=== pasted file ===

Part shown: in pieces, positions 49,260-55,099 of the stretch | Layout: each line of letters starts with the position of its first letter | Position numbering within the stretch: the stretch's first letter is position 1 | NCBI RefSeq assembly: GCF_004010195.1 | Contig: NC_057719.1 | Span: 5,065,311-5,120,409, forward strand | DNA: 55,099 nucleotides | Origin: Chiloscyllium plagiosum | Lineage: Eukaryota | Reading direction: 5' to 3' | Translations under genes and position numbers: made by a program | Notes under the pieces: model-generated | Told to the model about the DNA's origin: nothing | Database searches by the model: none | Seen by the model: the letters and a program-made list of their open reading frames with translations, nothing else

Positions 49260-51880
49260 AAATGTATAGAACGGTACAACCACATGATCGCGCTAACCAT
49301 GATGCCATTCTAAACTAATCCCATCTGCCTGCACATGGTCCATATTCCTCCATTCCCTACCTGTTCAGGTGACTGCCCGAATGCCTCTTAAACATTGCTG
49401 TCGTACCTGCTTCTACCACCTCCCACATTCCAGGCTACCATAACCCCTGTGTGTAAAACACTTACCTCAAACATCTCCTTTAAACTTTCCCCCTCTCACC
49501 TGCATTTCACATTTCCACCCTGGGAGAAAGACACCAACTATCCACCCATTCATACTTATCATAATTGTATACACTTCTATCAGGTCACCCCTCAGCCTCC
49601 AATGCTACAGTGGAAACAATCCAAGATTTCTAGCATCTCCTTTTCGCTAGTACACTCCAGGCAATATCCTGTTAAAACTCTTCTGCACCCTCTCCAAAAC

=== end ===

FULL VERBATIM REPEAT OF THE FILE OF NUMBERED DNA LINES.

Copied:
Part shown: in pieces, positions 49,260-55,099 of the stretch | Layout: each line of letters starts with the position of its first letter | Position numbering within the stretch: the stretch's first letter is position 1 | NCBI RefSeq assembly: GCF_004010195.1 | Contig: NC_057719.1 | Span: 5,065,311-5,120,409, forward strand | DNA: 55,099 nucleotides | Origin: Chiloscyllium plagiosum | Lineage: Eukaryota | Reading direction: 5' to 3' | Translations under genes and position numbers: made by a program | Notes under the pieces: model-generated | Told to the model about the DNA's origin: nothing | Database searches by the model: none | Seen by the model: the letters and a program-made list of their open reading frames with translations, nothing else

Positions 49260-51880
49260 AAATGTATAGAACGGTACAACCACATGATCGCGCTAACCAT
49301 GATGCCATTCTAAACTAATCCCATCTGCCTGCACATGGTCCATATTCCTCCATTCCCTACCTGTTCAGGTGACTGCCCGAATGCCTCTTAAACATTGCTG
49401 TCGTACCTGCTTCTACCACCTCCCACATTCCAGGCTACCATAACCCCTGTGTGTAAAACACTTACCTCAAACATCTCCTTTAAACTTTCCCCCTCTCACC
49501 TGCATTTCACATTTCCACCCTGGGAGAAAGACACCAACTATCCACCCATTCATACTTATCATAATTGTATACACTTCTATCAGGTCACCCCTCAGCCTCC
49601 AATGCTACAGTGGAAACAATCCAAGATTTCTAGCATCTCCTTTTCGCTAGTACACTCCAGGCAATATCCTGTTAAAACTCTTCTGCACCCTCTCCAAAAC